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Open Access Methodology article

Tracking chromosomal positions of oligomers - a case study with Illumina's BovineSNP50 beadchip

Armin O Schmitt, Ralf H Bortfeldt and Gudrun A Brockmann*

Author Affiliations

Department of Crop and Animal Sciences, Humboldt-Universität zu Berlin, Invalidenstraße 42, 10115 Berlin, Germany

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BMC Genomics 2010, 11:80  doi:10.1186/1471-2164-11-80

Published: 1 February 2010

Abstract

Background

High density genotyping arrays have become established as a valuable research tool in human genetics. Currently, more than 300 genome wide association studies were published for human reporting about 1,000 SNPs that are associated with a phenotype. Also in animal sciences high density genotyping arrays are harnessed to analyse genetic variation. To exploit the full potential of this technology single nucleotide polymorphisms (SNPs) on the chips should be well characterized and their chromosomal position should be precisely known. This, however, is a challenge if the genome sequence is still subject to changes.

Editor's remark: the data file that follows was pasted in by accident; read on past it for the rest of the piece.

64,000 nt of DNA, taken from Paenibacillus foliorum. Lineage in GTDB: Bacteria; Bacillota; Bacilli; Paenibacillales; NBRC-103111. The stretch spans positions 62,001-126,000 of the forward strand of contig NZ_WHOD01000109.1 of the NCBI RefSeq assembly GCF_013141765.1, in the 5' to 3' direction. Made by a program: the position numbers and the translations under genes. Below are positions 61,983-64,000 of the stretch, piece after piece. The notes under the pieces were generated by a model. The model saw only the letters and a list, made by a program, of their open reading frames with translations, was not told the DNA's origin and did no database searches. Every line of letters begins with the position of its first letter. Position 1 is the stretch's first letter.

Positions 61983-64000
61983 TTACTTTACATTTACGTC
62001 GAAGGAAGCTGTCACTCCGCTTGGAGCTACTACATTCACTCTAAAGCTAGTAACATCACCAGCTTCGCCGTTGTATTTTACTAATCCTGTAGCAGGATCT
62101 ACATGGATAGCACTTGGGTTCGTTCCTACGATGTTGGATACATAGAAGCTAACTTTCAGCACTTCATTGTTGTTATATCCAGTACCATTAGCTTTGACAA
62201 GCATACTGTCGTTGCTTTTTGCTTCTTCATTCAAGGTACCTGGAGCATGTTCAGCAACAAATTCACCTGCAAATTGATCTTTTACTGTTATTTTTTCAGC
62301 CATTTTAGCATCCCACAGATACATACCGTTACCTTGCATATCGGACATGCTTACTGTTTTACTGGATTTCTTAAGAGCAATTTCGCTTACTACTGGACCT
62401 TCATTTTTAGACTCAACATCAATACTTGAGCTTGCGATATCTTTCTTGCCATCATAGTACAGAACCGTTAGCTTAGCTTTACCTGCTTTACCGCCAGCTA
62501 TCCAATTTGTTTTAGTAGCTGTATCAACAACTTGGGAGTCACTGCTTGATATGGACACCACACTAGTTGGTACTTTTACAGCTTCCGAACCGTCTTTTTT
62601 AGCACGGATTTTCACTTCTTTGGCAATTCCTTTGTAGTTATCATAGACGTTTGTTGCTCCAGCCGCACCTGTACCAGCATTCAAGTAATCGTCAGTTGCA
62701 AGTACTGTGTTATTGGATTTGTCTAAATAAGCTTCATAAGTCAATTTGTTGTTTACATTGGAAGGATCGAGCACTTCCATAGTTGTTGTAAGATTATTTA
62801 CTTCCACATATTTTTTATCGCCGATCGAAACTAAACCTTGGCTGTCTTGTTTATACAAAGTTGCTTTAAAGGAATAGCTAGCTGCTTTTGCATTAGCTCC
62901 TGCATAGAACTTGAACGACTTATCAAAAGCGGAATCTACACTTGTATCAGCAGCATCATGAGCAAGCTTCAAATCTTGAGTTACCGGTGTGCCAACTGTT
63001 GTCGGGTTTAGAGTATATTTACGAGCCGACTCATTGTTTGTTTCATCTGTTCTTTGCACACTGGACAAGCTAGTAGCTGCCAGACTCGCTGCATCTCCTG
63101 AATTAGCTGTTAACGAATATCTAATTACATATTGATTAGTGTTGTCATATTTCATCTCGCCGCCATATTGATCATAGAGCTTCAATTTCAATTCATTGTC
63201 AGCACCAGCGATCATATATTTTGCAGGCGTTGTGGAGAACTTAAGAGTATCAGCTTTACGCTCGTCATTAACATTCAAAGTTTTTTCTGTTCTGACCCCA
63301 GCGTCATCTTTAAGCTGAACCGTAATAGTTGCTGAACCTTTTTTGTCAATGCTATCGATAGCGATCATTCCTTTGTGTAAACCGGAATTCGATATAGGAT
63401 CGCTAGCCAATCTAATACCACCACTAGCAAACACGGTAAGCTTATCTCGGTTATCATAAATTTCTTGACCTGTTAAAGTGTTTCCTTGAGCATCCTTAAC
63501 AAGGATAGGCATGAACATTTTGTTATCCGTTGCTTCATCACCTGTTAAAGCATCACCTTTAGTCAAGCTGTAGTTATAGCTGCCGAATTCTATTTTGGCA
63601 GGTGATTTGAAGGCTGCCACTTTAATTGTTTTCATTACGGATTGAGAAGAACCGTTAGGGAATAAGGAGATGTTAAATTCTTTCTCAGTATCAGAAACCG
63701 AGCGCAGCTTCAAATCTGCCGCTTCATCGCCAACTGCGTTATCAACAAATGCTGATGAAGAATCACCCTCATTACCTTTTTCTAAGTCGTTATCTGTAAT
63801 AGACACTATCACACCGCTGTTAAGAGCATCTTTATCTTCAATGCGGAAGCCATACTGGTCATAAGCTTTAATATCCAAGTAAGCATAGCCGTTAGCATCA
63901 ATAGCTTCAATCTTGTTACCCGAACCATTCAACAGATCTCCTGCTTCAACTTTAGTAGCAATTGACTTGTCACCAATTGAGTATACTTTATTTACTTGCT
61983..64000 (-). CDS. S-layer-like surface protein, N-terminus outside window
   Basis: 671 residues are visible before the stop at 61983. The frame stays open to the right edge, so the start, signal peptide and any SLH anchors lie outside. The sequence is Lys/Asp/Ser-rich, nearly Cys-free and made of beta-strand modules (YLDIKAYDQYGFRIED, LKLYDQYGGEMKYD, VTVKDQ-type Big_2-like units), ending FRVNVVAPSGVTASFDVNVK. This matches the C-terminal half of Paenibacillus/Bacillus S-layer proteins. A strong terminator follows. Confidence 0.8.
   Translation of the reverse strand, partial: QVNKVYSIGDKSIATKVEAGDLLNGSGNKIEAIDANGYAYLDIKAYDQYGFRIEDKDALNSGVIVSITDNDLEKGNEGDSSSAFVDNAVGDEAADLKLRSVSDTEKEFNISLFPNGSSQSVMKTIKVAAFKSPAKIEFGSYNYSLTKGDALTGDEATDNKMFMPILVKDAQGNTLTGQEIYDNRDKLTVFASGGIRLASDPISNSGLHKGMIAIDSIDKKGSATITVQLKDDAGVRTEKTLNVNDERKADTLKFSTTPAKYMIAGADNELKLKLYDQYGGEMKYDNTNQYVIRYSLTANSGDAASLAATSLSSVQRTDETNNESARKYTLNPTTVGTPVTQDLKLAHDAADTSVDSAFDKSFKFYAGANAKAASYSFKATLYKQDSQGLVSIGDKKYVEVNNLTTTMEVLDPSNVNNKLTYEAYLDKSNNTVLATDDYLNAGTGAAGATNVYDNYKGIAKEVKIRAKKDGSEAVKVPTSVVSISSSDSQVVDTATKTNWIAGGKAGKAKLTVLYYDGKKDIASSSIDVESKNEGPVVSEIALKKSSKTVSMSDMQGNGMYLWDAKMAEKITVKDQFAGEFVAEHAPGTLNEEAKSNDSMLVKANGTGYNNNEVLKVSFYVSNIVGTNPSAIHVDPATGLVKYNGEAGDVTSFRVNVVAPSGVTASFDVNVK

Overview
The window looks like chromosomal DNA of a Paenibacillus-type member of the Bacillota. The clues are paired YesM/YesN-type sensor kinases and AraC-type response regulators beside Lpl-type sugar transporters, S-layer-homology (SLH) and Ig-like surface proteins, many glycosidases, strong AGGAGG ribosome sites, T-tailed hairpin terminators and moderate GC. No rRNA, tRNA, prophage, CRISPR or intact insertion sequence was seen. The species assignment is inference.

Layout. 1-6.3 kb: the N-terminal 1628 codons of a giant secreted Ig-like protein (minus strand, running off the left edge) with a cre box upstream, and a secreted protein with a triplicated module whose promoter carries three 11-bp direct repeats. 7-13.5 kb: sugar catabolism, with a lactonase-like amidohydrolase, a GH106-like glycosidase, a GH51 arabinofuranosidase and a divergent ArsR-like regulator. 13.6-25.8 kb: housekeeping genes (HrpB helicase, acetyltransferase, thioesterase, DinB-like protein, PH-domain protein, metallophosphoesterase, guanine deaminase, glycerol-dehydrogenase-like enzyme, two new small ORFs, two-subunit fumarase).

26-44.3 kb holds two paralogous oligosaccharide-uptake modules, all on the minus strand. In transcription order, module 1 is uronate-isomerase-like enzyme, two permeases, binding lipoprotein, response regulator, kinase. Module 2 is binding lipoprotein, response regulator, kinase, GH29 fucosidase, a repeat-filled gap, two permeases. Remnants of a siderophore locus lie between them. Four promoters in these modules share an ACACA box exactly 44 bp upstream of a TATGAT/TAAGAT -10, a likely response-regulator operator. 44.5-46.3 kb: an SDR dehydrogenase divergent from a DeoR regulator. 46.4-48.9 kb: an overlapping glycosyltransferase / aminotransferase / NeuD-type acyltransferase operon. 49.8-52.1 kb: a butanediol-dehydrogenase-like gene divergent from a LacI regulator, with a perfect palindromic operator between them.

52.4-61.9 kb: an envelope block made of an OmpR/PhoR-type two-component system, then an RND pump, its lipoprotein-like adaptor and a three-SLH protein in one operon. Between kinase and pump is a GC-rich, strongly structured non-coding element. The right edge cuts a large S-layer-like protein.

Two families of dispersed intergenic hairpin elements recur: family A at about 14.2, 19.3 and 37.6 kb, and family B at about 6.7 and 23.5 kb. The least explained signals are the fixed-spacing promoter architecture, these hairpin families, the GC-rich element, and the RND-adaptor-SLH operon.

Results

We have developed a mapping strategy and a suite of software scripts to update the chromosomal positions of oligomer sequences used for SNP genotyping on high density arrays. We describe the mapping procedure in detail so that scientists with moderate bioinformatics skills can reproduce it. We furthermore present a case study in which we re-mapped 54,001 oligomer sequences from Ilumina's BovineSNP50 beadchip to the bovine genome sequence. We found in 992 cases substantial discrepancies between the manufacturer's annotations and our results. The software scripts in the Perl and R programming languages are provided as supplements.

Conclusions

The positions of oligomer sequences in the genome are volatile even within one build of the genome. To facilitate the analysis of data from a GWAS or from an expression study, especially with species whose genome assembly is still unstable, it is recommended to update the oligomer positions before data analysis.